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Dr. Kara
Dr. Kara, Dog Veterinarian
Category: Dog
Satisfied Customers: 16295
Experience:  Over 20 years of experience as a veterinarian
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My dog won't eat, what can I do?

Customer Question

My dog won't eat, what can I do?
Submitted: 1 year ago.
Category: Dog
Expert:  Dr. Kara replied 1 year ago.
Hello, my name is***** and I have over 20 years of experience as a veterinarian. It sounds like your fellow has a poor appetite. Dogs that refuse to eat and drink usually do so because they feel nauseous. Lack of an appetite and nausea can be related to eating something she should not have, too many treats or table food, eating foreign material (which could cause a full or partial gastrointestinal obstruction), chronic pancreatitis, metabolic organ failure (kidney or liver disease), a dietary allergy or sensitivity, toxin exposure, a viral or bacterial infection, Addison's disease (hypoadrenocorticism), inflammatory bowel disease, or even infiltrative cancers such as lymphoma.If he continues to not eat normally and isn't drinking well if this has been going on for a couple of days he will quickly become dehydrated and weak.Ideally he would see his veterinarian today if this has continued for more than 72 hours. Simple stomach upset should pass within 24 to 48 hours. They could examine him, run blood tests and possibly check radiographs and/or an ultrasound to evaluate him and know best how to treat him.In the meantime they can administer injectable anti-nausea drugs and fluids to rehydrate him. I can give you some suggestions to try and help him and getting him eating in the meantime.At home tonight to try and settle her stomach you can give either:1) Pepcid ac (famotidine) at a dose of one half of a 10mg tablet per 10 to 20 pounds of body weight every 12 hoursOR2) Prilosec (omeprazole) at a dose of one quarter of a 20mg tablet per 10 to 20 pounds of body weight every 24 hoursThese are acid reducers and may help him feel less nauseous so that he will eat and drink. They are quite safe and can be used for several days if necessary. A couple of hours after giving the acid reducer I recommend offering meat baby foods or a bland diet of 1/3 boiled, minced, white skinless chicken or boiled, lean hamburger and 2/3 boiled white rice mixed with some low salt chicken or beef broth to make it easy to lap up and swallow and get some fluids into him.If in spite of all this he continues to not eat he should see his veterinarian for an examination, diagnostics and intravenous fluids and supportive care.Signs that things aren't going well, and he needs an immediate veterinary visit, are vomiting, a tense painful belly, a fever (more than 103.5F rectally) and lethargy.Once he's feeling well and eating well again then start mixing in his regular food, adding a little more regular and less bland at each meal. It should take a week to get him converted back to regular food.Please let me know if you have any further questions.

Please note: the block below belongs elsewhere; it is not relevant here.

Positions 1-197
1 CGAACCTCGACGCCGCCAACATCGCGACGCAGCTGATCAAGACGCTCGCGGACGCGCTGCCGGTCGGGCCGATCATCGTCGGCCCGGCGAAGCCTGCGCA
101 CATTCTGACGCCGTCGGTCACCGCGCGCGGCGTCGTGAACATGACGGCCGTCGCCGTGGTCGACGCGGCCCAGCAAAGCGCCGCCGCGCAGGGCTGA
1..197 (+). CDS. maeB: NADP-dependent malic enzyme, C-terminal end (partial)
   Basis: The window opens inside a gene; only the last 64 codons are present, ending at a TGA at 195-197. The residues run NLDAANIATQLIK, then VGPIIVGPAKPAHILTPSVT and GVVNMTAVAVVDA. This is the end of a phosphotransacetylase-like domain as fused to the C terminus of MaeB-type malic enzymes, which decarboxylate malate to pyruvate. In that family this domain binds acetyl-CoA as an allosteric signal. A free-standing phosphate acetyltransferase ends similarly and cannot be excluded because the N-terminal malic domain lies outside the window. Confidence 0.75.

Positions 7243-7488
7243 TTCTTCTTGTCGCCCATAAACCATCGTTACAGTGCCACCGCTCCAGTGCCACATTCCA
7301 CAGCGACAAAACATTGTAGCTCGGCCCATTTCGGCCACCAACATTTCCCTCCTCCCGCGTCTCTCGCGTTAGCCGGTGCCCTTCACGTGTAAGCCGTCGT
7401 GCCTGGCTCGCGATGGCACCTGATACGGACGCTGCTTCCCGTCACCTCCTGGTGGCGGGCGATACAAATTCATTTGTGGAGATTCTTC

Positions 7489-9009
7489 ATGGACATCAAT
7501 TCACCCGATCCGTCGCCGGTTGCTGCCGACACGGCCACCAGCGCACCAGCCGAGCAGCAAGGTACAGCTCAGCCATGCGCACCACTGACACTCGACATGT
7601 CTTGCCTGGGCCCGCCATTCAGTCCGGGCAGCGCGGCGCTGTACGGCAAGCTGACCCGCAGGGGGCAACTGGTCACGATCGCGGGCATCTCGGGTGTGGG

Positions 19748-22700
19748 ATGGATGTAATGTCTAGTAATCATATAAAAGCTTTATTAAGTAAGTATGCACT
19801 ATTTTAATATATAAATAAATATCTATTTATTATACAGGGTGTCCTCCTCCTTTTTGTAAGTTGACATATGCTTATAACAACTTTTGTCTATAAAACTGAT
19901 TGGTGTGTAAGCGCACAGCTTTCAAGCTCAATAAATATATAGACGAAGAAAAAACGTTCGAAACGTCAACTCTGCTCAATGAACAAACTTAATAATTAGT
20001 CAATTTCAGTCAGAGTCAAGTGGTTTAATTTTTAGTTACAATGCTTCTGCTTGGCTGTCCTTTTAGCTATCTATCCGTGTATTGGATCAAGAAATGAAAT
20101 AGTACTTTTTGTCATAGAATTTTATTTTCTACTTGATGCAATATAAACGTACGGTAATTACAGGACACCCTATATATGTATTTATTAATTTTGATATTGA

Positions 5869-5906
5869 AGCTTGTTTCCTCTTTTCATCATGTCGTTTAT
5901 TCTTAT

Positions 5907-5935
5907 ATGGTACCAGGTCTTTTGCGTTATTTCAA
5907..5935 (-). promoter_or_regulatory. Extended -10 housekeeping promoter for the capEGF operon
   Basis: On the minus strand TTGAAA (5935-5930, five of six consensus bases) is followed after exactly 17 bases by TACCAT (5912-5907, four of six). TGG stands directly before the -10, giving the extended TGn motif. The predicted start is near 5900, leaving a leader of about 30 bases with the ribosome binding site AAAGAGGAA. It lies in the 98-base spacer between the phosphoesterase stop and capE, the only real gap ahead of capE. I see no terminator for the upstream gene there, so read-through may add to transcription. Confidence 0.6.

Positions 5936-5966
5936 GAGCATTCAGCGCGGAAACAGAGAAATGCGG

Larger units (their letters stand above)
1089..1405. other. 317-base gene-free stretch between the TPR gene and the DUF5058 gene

Customer: replied 1 year ago.
Will Pepto work just as well?
Expert:  Dr. Kara replied 1 year ago.
Pepto Bismol has salicylates (same family as aspirin) and although it can help with diarrhea it probably will make his stomach irritation/nausea worse. I would not give it.
Customer: replied 1 year ago.
He doesn't have diarrhea, he just threw up, and he lays down alot. He ate a little on Monday, but nothing since then, not even water. I can't afford to take him to the vet that's why I'm relying on you guys to help.
Expert:  Dr. Kara replied 1 year ago.
I understand.If you can't get one of the acid reducers I recommended tonight then just have him lick ice cubes tonight and pick one up tomorrow morning.But if this continues then he really needs hands on veterinary care.If your regular veterinarian is beyond your means financially now your other option is to contact your local shelter or humane society and see if they run a low cost clinic or know of one in your area.If not here is a web-page that lists some that may be able to help: sources of help can be found here:
Expert:  Dr. Kara replied 1 year ago.

I'm just following up on our conversation about your pet. How is everything going?

Dr. Kara